London, Jan 28 (ANI): An archaeological dig has led to the surprising discovery of the site of a cemetery at Addenbrooke's Hospital in Cambridge, England, which suggests that prehistoric Cambridge may have been a far bigger settlement than previously thought. iting this and other discoveries, a new book published by the Cambridge Archaeological Unit (CAU), has suggested that population density in the prehistoric and Roman eras may have been higher than earlier research had claimed.
Finds at the site ranged from the late Bronze Age to the middle Saxon period, and included a cemetery and a pottery kiln complex.
Archaeologists said small settlements may have been so close together that residents could wave to each other across the 300m stretches between their homes.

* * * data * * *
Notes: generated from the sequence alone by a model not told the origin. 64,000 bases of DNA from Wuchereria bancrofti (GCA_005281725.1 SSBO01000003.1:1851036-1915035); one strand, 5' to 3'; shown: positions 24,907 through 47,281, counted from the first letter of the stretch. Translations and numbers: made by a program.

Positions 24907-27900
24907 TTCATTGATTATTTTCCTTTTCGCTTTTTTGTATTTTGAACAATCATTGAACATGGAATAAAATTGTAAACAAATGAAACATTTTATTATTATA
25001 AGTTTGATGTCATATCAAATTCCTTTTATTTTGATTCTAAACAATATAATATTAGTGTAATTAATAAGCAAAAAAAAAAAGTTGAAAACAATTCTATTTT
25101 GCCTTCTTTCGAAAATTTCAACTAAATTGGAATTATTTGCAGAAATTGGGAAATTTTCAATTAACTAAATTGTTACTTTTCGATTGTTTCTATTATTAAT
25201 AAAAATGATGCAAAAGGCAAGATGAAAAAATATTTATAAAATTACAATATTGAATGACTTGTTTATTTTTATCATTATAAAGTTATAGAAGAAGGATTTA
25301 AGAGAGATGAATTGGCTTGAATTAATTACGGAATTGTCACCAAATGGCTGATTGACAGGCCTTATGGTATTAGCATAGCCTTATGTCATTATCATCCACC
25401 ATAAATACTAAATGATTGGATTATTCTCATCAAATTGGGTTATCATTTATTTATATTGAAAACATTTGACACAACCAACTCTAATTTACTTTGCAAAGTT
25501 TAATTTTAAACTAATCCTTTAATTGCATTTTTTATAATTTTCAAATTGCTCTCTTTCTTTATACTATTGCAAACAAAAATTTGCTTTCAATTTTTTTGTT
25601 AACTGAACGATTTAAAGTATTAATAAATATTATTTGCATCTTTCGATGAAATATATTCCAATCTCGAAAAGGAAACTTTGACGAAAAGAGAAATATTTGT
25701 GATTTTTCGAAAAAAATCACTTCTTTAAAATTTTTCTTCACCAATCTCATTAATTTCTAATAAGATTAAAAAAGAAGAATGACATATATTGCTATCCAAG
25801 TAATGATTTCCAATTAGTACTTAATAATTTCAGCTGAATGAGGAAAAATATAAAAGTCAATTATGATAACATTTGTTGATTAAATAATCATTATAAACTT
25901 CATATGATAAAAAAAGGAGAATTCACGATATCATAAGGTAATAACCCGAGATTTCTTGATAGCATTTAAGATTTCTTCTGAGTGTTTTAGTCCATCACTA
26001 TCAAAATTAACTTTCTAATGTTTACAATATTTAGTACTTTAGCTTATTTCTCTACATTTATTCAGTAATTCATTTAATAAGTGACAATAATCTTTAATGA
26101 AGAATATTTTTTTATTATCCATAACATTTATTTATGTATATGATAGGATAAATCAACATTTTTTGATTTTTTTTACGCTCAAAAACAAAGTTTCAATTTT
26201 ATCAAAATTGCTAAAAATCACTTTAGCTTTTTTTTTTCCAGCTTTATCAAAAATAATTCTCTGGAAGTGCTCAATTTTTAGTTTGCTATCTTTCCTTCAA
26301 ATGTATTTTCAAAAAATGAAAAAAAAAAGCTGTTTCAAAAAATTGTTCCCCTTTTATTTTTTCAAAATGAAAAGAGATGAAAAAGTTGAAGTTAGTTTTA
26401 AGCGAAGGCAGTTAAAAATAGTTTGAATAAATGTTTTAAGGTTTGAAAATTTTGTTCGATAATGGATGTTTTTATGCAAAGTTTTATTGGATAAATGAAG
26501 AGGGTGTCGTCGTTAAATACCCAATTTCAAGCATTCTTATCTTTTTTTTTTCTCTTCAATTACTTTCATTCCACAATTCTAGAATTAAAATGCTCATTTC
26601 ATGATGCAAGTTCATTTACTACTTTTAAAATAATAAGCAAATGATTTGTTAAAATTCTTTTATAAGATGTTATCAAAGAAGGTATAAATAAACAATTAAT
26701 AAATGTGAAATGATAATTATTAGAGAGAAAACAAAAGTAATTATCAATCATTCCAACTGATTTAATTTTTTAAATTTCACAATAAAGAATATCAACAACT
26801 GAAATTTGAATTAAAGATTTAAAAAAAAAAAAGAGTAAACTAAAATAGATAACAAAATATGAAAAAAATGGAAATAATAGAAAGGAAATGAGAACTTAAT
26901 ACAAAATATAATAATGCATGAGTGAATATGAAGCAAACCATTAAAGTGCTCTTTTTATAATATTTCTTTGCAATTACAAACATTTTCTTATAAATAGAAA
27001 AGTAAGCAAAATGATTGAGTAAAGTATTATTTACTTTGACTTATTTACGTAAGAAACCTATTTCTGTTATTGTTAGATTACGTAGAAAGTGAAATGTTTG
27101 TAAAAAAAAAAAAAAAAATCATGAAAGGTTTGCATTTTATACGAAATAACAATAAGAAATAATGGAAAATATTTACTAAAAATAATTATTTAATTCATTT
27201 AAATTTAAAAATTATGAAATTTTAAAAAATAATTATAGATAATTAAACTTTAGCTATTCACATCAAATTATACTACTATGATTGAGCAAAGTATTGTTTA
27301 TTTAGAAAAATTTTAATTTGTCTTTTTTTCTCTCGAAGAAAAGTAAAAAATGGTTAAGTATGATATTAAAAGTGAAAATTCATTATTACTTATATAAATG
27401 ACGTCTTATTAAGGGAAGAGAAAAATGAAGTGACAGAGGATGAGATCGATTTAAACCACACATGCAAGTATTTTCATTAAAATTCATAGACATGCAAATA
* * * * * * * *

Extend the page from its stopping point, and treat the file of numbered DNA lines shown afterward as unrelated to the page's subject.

The book argues this knowledge should revolutionize understanding of the early society of Cambridge.
According to Christopher Evans, who put the book together, "The evidence from the huge-scale trench-survey projects that the unit has undertaken on both the adjacent Addenbrooke's/ Clay Farm lands and other such projects in south-central Cambridgeshire indicate that the later prehistoric/Roman landscapes were much more densely settled than previously thought."
Researchers also discovered that the site had been used for centuries by different groups.
"Under the pleasantly green and rolling landscape of the area there are multiple landscapes, and in the past, the area has hosted a lot of activity, both in terms of the scale of its Second World War defences and the density of its later prehistoric and Roman settlement, which included considerable industrial activity," said Evans. (ANI)